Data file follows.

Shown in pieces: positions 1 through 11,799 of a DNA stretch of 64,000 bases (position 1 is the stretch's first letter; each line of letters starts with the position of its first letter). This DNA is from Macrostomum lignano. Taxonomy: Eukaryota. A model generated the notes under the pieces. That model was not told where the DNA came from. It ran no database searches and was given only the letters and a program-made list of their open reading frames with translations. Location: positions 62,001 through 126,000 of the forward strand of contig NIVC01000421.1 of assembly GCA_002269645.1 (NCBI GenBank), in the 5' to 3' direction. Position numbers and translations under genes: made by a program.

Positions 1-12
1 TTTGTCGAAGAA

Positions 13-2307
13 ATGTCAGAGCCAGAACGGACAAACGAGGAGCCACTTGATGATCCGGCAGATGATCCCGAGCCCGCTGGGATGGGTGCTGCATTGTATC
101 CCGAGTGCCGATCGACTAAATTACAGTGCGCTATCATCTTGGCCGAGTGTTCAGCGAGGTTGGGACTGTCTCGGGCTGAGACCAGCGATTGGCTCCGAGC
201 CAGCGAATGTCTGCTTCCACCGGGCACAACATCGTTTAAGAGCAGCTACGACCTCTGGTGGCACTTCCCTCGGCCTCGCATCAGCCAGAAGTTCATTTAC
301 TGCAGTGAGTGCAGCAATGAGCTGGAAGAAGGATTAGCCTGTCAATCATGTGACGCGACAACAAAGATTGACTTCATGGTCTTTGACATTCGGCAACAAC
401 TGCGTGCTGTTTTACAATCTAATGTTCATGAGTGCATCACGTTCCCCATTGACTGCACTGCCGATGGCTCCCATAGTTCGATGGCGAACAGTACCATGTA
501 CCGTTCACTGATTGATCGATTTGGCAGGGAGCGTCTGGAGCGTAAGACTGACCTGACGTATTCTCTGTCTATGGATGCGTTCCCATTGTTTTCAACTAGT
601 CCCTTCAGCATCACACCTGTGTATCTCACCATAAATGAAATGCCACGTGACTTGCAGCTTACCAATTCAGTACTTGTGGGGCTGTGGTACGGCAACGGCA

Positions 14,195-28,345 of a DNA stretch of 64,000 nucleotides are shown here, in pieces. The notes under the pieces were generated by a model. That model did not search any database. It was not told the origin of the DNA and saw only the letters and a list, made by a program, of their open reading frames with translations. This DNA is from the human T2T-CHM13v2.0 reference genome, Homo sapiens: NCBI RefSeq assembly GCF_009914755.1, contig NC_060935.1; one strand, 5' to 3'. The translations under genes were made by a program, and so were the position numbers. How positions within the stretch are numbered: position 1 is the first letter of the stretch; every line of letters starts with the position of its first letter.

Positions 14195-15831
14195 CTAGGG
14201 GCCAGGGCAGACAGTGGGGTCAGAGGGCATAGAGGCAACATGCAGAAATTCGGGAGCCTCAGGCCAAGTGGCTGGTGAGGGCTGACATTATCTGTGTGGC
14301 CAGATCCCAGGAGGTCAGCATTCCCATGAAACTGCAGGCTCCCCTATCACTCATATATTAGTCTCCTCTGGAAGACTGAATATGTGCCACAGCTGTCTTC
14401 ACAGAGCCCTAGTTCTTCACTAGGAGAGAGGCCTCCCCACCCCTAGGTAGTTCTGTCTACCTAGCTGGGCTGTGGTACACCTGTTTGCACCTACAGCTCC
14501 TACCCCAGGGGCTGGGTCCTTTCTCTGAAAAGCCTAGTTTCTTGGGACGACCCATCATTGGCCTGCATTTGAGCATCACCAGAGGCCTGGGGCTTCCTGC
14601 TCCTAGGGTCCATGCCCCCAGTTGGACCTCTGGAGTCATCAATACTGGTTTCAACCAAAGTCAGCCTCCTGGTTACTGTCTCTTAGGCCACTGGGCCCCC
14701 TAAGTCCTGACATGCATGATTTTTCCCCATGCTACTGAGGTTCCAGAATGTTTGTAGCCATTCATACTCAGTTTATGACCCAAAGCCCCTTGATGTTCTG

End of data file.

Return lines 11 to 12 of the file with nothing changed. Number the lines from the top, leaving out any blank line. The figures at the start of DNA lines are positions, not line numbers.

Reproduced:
601 CCCTTCAGCATCACACCTGTGTATCTCACCATAAATGAAATGCCACGTGACTTGCAGCTTACCAATTCAGTACTTGTGGGGCTGTGGTACGGCAACGGCA

Positions 14,195-28,345 of a DNA stretch of 64,000 nucleotides are shown here, in pieces. The notes under the pieces were generated by a model. That model did not search any database. It was not told the origin of the DNA and saw only the letters and a list, made by a program, of their open reading frames with translations. This DNA is from the human T2T-CHM13v2.0 reference genome, Homo sapiens: NCBI RefSeq assembly GCF_009914755.1, contig NC_060935.1; one strand, 5' to 3'. The translations under genes were made by a program, and so were the position numbers. How positions within the stretch are numbered: position 1 is the first letter of the stretch; every line of letters starts with the position of its first letter.